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Proprietary Meritage Blends: California's Best White Wines

by Steve Pitcher

The practice of blending different varietals together to create a particular style of wine is hardly new. Winemakers have known for centuries that finely honed varietal blending techniques can result in a wine in which the whole is greater than the sum of its parts.

In the case of white wine, the most obvious example of blending is the combination of sauvignon blanc and semillon, which is usually labeled as "Sauvignon (or Fume) Blanc" if semillon constitutes less than 75 percent of the blend. It can also be called "White Meritage" or "Meritage White Wine" if this classic Bordeaux blend meets the requirements of the Meritage Association, which licenses the term.

The word "Meritage" (pronounced without a French accent so that it rhymes with "heritage") is a coined term. It evolved from a contest held in 1989 by the then new Meritage Association, a group of more than 30 vintners involved in producing these wines, who felt the need to define what they were doing with a better term than "proprietary blends" (which, after all, can encompass everything from Opus One to Thunderbird.) More than 6,000 consumers submitted entries in the Invent a Name Contest, and the Association settled on "Meritage."

At that time, according to Agustin Huneeus, president of Franciscan Vineyards and an early supporter of the Meritage concept, "We needed something new to define this emerging style of American winemaking. We were well entrenched in varietally designated wines by the mid 1980s. But California vintners were finding wines made from the Bordeaux varieties to be more interesting when blended."

The problem was what to call these blended wines when they did not contain enough of any one varietal to meet governmental (BATF) regulations requiring that a wine consist of at least 75 percent of a particular grape in order to be designated as that varietal on the label.

"We needed a name we could register and protect," Huneeus continues, "so we selected a coined term that had no previous meaning. By doing that, Meritage means exactly what The Meritage Association defines it to mean."

Under Association licensing rules, a white wine may be designated as Meritage or Meritage White Wine if it is limited in production (not more than 25,000 cases), is the winery's best wine of its type, and is a blend of two or more grape varieties traditionally used in Bordeaux white blends, namely, sauvignon blanc, semillon, savagnin musque (a synonym for sauvignon blanc) and sauvignon vert (also known as muscadelle), with no one varietal making up more than 90 percent of the blend.

You'll note that chardonnay is not included in the Meritage list of approved ingredients. This is because chardonnay is not a Bordeaux varietal. Its absence allows the winemaker to depart at will from all the tinkering that one normally associates with fleshy, opulent Burgundy, such as lots and lots of new oak for fermentation and barrel aging, and complete malolactic fermentation, in order to concentrate instead on fruit, balance, complexity and elegance.

"In the absence of the term Meritage," Huneeus said back in 1990, "each one of the vintner members of the Association would have to invent a proprietary name to distinguish each wine, which would lead to enormous confusion."

For the first few years after the Meritage concept was launched in 1988, many wineries that produced a classic white Bordeaux blend labeled it "White Meritage," although some preferred to use a proprietary name instead. Today, in spite of Huneeus' warning of confusion caused by proprietary proliferation, it's just the other way around, with the field dominated by proprietary names, and Meritage in smaller type on the label to designate the quality level of the wine.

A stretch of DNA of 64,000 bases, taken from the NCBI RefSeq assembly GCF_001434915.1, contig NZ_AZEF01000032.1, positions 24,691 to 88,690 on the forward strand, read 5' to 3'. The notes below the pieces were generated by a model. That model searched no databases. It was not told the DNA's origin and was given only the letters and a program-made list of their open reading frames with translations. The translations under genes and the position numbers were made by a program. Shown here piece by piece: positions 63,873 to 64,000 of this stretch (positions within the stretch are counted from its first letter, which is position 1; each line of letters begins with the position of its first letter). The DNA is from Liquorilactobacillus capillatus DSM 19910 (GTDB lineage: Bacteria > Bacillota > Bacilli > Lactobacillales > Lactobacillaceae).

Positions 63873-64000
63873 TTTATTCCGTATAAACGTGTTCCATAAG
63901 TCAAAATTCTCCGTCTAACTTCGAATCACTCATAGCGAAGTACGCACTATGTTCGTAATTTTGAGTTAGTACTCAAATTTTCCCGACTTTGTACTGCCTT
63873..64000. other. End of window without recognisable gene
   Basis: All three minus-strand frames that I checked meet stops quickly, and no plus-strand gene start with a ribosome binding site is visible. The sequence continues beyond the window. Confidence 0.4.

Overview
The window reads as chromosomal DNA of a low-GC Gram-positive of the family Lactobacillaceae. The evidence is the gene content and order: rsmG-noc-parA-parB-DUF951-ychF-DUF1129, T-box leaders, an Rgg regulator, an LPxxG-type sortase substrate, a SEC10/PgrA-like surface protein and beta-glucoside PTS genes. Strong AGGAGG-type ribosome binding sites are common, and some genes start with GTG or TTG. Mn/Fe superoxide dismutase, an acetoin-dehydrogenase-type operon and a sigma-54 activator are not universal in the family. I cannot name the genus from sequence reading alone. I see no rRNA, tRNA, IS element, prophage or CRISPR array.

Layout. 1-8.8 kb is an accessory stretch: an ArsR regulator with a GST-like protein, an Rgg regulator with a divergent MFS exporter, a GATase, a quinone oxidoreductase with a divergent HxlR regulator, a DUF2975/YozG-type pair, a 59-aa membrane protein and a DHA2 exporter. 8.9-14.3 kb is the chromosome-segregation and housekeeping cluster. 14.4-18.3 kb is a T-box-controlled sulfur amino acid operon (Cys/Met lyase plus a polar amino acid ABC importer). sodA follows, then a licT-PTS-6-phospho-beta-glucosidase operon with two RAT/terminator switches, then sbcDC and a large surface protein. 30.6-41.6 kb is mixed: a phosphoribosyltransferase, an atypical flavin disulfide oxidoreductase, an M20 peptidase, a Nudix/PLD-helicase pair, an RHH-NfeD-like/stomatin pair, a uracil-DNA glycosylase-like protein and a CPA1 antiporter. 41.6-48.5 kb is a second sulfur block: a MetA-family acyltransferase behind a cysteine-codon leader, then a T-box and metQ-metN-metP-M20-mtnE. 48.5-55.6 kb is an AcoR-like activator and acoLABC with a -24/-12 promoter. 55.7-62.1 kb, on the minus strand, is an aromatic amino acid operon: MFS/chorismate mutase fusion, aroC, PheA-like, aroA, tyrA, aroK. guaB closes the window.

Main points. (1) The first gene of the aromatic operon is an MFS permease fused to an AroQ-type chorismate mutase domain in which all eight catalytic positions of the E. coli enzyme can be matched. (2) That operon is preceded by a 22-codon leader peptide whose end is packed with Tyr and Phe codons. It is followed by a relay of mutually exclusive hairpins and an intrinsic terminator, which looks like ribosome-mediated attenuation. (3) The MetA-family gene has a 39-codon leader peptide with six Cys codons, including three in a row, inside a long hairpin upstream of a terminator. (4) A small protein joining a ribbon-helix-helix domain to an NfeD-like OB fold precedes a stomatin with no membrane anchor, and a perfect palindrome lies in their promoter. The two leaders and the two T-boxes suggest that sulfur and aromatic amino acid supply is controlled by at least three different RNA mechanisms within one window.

An excellent (and delicious) example of this current state of affairs is a recently released wine called "Royale," which is designated as "a proprietary California Meritage white wine" by Napa-based Cardinale, a new winery division of the Kendall-Jackson empire which is devoted exclusively to Meritage red and white wines. The 1994 Royale ($15), comprised of 86% sauvignon blanc and 14% semillon harvested from vineyards in both Lake County and Napa Valley, is the companion white wine to the Cardinale red Bordeaux blend. Royale is vinified with the same care as the best white Meritage wines -- barrel fermentation and sur lie aging for five months in mostly new French and American oak barrels -- but stands out because malolactic fermentation was intentionally avoided to preserve the wine's natural acidity in harmony with its concentrated character. The package itself is the epitome of the Meritage concept of superior quality: a tall, clear, slender bottle perfectly complementing the elegant, yet uncluttered, front label; an informative back label bears the signature of proprietor Jess Jackson and an individual bottle number, along with the total number of bottles produced. A class act, indeed.

Back in 1990, Huneeus predicted that "the best wines that will be developed in the future in California will be the Meritage blends." Wines like Royale and other superior proprietary Meritage white wines tend to bear out his prediction, since they certainly show off California white wine production to its best advantage if one considers that the highest and best use of wine is to accompany food, and not to analyzed in and of itself or in comparison to other like wines. Arguably, proprietary white Meritage, along with finely crafted, reserve quality, varietally labeled Sauvignon (or Fume) Blanc, is California's best white wine match for cuisine. Showy Chardonnay is often best utilized as an aperitif to enjoy for its power, oak and opulence before consuming the serious wine with food.

Recently, one of the Vintners Club's weekly tastings brought together twelve Bordeaux-style white blends, consisting of white Meritage, proprietary white Meritage, proprietary wines without the Meritage designation, and high-end Sauvignon Blancs for a blind comparison analysis. A current-release white Bordeaux bottling from Chateau Carbonnieux was also included for perspective.